Here’s how to fix the most common VoIP issues

Here’s how to fix the most common VoIP issues

A piece of technology that claims to cut your expenses in half may seem too good to be true, and often, it is. But this isn't the case with Voice over Internet Protocol (VoIP). Its promise of significantly reducing phone expenses is real and well-documented. However, VoIP systems aren't perfect, and you're bound to experience some issues while using this technology. Fortunately, most of them are easy to fix and prevent.

Jitter

Jittery or crackly audio on VoIP calls may be caused by electromagnetic interference, damaged equipment, or insufficient bandwidth. Here are some solutions to fix this.

  1. Check VoIP phones and cables for any signs of damage.
  2. Keep your VoIP equipment at a safe distance from each other to prevent electromagnetic interference.
  3. Conduct a bandwidth speed test to ensure optimal network performance.

Dropped calls

Do your phone calls suddenly disconnect after 11 minutes? This could be due to outdated firmware or a user datagram protocol (UDP) timeout. Luckily, there are ways to solve these problems.

  1. Ensure that your phones have the latest firmware updates.
  2. Adjust your router settings to prevent UDP timeouts, or switch to Transmission Control Protocol.

Echoes and audio delays

Experiencing echoes or audio delays during phone calls or video conferences is a widespread problem that can be caused by network latency, headset lag, device issues, or other factors. Don't fret, the following tips can help.

  1. Ensure that your device is correctly plugged in and updated with the latest software.
  2. Unplug your phone and reconnect it again. This will clear any buffers and allow your phone to re-sync with your internet connection.
  3. Consider switching to a corded headset instead of a Bluetooth one. Bluetooth headsets tend to lag, which can result in audio delays.
  4. Ensure that you have enough internet bandwidth for smooth communication.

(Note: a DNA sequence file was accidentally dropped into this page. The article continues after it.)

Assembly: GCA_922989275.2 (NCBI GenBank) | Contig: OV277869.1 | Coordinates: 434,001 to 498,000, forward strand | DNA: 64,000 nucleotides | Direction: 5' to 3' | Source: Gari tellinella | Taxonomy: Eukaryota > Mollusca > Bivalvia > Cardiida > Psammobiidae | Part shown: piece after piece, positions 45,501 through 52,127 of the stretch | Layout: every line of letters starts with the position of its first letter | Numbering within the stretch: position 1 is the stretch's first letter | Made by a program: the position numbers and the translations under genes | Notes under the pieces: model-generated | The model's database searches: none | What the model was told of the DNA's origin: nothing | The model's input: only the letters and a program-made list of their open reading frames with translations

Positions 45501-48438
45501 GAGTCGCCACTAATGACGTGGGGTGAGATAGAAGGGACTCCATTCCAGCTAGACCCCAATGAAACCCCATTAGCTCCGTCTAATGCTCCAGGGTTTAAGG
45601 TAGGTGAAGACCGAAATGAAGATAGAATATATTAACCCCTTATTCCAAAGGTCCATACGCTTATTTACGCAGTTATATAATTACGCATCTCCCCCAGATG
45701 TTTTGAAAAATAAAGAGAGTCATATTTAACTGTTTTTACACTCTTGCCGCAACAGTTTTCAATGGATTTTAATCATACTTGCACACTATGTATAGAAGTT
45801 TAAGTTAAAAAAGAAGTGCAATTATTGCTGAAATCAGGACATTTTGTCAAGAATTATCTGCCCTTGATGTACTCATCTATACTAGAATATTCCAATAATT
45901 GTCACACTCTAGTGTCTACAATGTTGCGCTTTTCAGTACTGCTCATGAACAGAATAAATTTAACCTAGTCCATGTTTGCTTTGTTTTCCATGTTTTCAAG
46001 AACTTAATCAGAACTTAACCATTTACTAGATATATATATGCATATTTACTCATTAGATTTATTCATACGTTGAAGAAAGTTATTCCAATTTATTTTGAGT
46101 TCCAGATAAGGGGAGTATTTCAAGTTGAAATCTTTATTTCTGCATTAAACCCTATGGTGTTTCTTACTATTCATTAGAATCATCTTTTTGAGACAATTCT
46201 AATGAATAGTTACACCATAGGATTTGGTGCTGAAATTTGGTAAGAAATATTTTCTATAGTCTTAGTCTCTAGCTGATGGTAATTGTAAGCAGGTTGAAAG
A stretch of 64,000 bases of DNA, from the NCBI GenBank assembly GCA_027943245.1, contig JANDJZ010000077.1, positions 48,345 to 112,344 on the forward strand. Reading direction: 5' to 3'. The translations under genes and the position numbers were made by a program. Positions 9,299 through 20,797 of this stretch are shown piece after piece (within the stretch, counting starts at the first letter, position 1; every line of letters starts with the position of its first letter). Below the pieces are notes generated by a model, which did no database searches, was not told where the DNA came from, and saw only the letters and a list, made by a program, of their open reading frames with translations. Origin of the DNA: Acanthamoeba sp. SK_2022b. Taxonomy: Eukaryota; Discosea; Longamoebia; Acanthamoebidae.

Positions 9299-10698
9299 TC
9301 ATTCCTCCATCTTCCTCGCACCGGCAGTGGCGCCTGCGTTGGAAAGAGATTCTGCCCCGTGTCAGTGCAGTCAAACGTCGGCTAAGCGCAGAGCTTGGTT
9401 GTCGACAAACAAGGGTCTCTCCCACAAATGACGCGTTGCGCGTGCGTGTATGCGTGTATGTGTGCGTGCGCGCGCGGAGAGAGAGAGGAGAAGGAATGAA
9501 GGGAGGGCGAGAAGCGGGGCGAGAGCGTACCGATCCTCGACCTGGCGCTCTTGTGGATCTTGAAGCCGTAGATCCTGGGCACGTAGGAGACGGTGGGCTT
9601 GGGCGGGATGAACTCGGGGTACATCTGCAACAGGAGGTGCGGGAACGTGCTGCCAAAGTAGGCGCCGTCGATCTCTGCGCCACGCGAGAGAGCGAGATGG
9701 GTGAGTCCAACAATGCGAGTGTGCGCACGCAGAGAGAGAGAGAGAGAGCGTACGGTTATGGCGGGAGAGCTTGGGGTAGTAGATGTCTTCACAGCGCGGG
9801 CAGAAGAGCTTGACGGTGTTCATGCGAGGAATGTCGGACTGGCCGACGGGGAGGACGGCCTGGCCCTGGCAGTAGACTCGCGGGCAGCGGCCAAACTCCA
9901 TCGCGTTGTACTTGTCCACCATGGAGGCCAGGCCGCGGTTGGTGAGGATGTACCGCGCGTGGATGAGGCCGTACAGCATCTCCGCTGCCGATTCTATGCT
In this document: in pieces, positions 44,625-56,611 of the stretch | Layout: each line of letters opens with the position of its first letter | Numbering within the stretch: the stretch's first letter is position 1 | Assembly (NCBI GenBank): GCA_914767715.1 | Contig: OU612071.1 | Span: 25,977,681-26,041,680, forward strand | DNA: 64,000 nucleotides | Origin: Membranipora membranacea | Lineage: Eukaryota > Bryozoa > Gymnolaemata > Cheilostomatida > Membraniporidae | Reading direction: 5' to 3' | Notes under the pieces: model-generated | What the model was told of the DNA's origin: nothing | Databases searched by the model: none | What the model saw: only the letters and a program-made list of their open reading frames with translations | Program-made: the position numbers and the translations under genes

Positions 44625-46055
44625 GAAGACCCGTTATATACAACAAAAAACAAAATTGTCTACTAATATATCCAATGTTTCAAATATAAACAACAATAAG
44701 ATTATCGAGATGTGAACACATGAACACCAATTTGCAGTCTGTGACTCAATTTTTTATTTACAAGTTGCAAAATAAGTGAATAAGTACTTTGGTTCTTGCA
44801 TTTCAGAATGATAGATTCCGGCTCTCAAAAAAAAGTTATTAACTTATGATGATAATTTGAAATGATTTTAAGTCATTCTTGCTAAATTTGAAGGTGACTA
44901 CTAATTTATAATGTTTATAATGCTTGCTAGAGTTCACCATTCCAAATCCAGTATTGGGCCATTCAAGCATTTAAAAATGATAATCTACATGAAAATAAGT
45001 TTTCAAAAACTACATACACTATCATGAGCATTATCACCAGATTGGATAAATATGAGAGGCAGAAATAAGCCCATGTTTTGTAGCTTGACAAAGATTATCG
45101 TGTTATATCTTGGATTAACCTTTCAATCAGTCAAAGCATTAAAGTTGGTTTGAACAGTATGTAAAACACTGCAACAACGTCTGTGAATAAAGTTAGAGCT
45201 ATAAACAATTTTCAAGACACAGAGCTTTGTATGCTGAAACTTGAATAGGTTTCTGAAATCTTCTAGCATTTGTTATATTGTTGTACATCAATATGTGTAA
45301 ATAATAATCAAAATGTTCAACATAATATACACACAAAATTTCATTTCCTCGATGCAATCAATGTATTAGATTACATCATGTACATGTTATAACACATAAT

No sound

Having trouble hearing the person on the other end of your phone calls? Your firewall may be blocking the transmission of Real-Time Transport Protocol packets. To solve this, you'll need to open up some ports on your firewall.

Unable to make calls

If you can't make calls from your VoIP phone or see a big X on the screen, it's possible that you're using two routers and they're dropping important data packets. This is typically caused by your network setup. To resolve the issue, disable Session Initiation Protocol Application-Level Gateway on your router and confirm that you're not using two routers. You could also connect your VoIP phones to a virtual local area network for a quick fix.

Calls sent to voicemail

If your VoIP phones aren't ringing, it may be because calls are being sent to voicemail. Check that your phone isn't in Do Not Disturb mode and confirm that your VoIP phones are still registered with your provider.

For guidance on installing a new VoIP system or repairing your existing one, don't hesitate to contact our team. We offer expert consultation, support, and service to help your business reap the benefits of VoIP's cost savings and capabilities.

Published with permission from TechAdvisory.org. Source.


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